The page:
Populist Anger Made Simple

I wonder why people are so angry about bonuses. Do they hate the rich? Do they want to punish success?Are they eaten up inside with resentment? Do they just not want to admit that some people work harder and are more talented than they are?

Or could it be one too many stories like this (h/t)?

“Though the company teetered on the verge of bankruptcy at the time, this past December Philadelphia Media Holdings awarded bonuses to CEO Brian P. Tierney, vice president of finance Richard Thayer and Daily News publisher Mark Frisby. (…)

PMH filed for bankruptcy in February. Toll, of the homebuilding Toll Brothers company, confirmed that the PMH board knew the company¹s fiscal situation was dire. “The financial condition of the papers was obviously not good,” said Toll. “We knew what was going to happen sooner or later.”

It had earlier been revealed that Tierney received a raise in December, just before Christmas, boosting his pay roughly 40 percent to $850,000. The company initially defended the raise, which was revealed in its bankruptcy filing, by saying that Tierney had taken on extra responsibilities since his initial deal had been struck.

Tierney gave up the raise shortly after it was revealed. Frisby and Thayer simultaneously gave back smaller raises. Now comes news of the bonuses, which were awarded just two months after the company’s unions voted to postpone $25-a-week raises for each of its members at the request of PMH.”

The bonuses were originally reported to be $350,000 for Teirney and $150,000 for the other two, but the numbers are disputed.

Besides the union members postponing their $25/week raises, the Inquirer laid off 71 people in Jan. 2007, laid off 68 people in Feb. 2008, and laid off 35 more people last December. And those are just the layoffs I could find with a quick search. It also failed to pay a whole lot of bills that it was contractually obligated to pay:

“The filing estimated that $4 million in accrued wages, salaries, commissions, bonuses and reimbursable costs remains unpaid. Mr. Bykofsky told The Bulletin that at least the newsroom at the Daily News had been paid, and the checks had cleared. He said that the staff was given paychecks on Thursday, but nobody was told of the bankruptcy filing.

As part of its bankruptcy filing, PMH admitted to its failure to pay out the withholdings from employee paychecks to the proper third parties. The deductions include employee’s shares of health benefits and insurance premiums, 401(k) contributions and union dues.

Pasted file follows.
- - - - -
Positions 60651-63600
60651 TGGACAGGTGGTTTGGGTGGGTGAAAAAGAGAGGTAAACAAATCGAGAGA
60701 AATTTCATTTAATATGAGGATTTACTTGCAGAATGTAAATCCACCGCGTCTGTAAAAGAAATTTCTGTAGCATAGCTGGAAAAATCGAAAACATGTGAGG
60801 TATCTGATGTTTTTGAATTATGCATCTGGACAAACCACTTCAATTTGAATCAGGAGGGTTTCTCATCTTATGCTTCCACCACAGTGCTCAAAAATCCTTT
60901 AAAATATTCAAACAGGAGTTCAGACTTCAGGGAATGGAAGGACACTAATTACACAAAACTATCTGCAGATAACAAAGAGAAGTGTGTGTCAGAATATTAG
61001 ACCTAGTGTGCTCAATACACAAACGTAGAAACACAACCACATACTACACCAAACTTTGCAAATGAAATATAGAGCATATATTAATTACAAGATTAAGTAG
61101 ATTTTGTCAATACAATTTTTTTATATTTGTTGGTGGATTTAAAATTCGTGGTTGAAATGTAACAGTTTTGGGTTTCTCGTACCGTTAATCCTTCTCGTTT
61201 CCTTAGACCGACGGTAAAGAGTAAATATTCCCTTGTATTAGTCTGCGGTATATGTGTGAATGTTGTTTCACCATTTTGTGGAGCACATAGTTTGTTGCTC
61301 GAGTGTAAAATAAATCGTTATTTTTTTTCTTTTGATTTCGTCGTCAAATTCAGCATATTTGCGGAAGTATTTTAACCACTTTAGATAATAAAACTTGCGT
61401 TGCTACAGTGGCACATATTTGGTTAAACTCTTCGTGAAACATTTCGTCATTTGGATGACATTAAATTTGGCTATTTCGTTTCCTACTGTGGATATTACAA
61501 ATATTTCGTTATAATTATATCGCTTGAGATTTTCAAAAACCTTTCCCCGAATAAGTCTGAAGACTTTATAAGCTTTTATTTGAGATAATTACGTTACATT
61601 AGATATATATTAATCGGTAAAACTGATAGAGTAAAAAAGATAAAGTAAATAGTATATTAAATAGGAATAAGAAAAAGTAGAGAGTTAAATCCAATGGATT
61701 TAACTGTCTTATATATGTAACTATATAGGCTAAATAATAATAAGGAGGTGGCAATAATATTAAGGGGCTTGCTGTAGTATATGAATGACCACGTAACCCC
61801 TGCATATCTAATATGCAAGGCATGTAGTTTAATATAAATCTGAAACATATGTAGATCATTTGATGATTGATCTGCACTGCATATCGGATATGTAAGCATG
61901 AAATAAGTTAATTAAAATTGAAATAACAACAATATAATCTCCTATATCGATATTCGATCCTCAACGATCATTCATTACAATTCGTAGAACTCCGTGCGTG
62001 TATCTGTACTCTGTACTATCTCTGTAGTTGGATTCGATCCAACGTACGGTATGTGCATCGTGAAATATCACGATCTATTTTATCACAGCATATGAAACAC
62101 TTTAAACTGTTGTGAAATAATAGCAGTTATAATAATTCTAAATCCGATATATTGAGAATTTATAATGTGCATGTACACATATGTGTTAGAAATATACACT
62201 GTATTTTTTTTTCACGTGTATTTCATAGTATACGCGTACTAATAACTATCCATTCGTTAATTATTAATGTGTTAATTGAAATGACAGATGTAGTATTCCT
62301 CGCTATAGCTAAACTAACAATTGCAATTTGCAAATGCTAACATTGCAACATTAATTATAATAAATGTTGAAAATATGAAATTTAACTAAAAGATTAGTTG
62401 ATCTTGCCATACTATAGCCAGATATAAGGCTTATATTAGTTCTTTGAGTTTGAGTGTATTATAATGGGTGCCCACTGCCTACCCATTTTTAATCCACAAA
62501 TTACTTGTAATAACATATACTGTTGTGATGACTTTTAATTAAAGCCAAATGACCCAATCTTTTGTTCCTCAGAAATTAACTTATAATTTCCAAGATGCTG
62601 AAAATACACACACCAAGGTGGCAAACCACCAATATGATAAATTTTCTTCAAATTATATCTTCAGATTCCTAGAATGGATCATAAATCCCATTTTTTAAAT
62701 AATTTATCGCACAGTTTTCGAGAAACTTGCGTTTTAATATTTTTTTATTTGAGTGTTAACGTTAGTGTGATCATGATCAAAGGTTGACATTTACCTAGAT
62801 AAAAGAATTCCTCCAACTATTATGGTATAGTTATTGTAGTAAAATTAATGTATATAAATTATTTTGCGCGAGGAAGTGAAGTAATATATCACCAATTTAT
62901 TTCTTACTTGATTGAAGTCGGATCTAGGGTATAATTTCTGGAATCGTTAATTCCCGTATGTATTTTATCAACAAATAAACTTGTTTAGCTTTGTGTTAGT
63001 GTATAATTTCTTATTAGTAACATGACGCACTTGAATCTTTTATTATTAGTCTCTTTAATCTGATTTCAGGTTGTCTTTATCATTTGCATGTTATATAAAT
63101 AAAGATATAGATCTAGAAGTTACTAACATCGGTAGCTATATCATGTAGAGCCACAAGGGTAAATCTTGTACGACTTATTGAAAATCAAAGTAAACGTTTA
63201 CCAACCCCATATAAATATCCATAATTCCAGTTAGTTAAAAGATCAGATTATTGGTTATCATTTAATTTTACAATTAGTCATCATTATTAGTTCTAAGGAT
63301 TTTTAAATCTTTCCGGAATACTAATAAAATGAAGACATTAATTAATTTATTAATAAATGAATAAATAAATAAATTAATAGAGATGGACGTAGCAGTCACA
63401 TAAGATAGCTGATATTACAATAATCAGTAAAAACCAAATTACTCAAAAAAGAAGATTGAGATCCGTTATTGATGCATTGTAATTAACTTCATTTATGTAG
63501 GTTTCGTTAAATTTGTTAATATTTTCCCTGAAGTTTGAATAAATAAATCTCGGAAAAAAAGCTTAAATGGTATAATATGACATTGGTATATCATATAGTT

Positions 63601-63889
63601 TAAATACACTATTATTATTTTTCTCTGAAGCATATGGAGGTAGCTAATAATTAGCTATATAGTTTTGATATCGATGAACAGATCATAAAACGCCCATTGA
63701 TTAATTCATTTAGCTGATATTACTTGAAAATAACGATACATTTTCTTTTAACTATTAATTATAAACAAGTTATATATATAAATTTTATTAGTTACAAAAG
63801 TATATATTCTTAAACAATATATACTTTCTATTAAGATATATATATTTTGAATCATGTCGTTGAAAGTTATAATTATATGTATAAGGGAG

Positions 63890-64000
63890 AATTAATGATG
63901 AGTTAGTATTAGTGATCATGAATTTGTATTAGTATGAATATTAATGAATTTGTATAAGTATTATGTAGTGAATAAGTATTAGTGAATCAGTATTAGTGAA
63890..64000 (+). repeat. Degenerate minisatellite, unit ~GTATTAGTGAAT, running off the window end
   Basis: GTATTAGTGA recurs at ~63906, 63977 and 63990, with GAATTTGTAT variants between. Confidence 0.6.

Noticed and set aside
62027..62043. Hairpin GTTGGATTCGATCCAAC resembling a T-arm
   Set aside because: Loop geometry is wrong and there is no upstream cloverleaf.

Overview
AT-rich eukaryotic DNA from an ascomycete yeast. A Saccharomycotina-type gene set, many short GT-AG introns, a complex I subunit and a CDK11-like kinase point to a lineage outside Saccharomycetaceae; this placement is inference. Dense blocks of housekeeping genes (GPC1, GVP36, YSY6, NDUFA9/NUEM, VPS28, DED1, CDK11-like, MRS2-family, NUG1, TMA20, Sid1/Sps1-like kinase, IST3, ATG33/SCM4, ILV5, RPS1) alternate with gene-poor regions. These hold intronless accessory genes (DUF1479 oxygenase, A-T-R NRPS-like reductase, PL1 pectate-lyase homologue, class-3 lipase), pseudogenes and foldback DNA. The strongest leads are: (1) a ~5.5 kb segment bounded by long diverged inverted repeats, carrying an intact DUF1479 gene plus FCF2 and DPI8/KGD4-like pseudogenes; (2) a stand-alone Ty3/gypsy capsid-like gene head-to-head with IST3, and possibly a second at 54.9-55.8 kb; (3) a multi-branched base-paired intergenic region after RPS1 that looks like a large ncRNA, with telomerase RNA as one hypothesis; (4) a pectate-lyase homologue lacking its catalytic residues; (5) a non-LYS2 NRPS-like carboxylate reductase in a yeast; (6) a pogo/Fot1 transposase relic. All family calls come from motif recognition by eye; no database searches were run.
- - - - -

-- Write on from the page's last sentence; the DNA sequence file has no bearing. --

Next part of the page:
“Certain deductions that were deducted from regular employees’ earnings may not have been forwarded to the appropriate third-party recipients prior to the petition date,” reads the filing. “The debtors estimate that as of the petition date, $200,000 in deductions may not have been forwarded to the appropriate third-party recipients.”

Further, PMH has also failed to forward employer payroll taxes to the proper authorities, even though they were properly deducted from employee paychecks. PMH estimates that the total number of fees and taxes owed to the authorities does not exceed $550,000.”

So: they stiffed the federal government. They didn’t pay their employees’ 401k contributions and health insurance premiums, though they were deducted from their employees’ paychecks. (We can only hope that none of those employees got sick and were denied care.) Hundreds of people have been laid off in the last two years, and workers have had to take several rounds of cuts. Now the company has filed for bankruptcy. And yet, strange to say, right before they filed for bankruptcy they found a way first to raise their CEO’s salary by nearly 60%, to $850,000, and then to give him a bonus.

Maybe they did this because Mr. Tierney is a prince among men. Then again, maybe not:

“In early 2008, Tierney warned union representatives of “a dire situation” if costs weren’t cut by 10 percent. The papers have slashed more than 400 staff members across all departments since he took over. According to Newspaper Guild representative Bill Ross, Tierney once shook up a management meeting by barking “I will not lose my f*cking house over this!” And Ross says a couple of people emerged from a private meeting with the CEO claiming that he’d spoken to them, in his 12th-floor office, with a baseball bat in his hands. Ross also adds that in January, Tierney took to patrolling the parking garage, watching to see what time employees were arriving to work and asking managers about those who were late. “That’s what I’m getting calls about now,” says Ross. “He’s walking around the parking garage. If he gets hit by a car, it’ll be his own fault.””

Heartwarming, isn’t it? I can’t imagine why anyone is upset.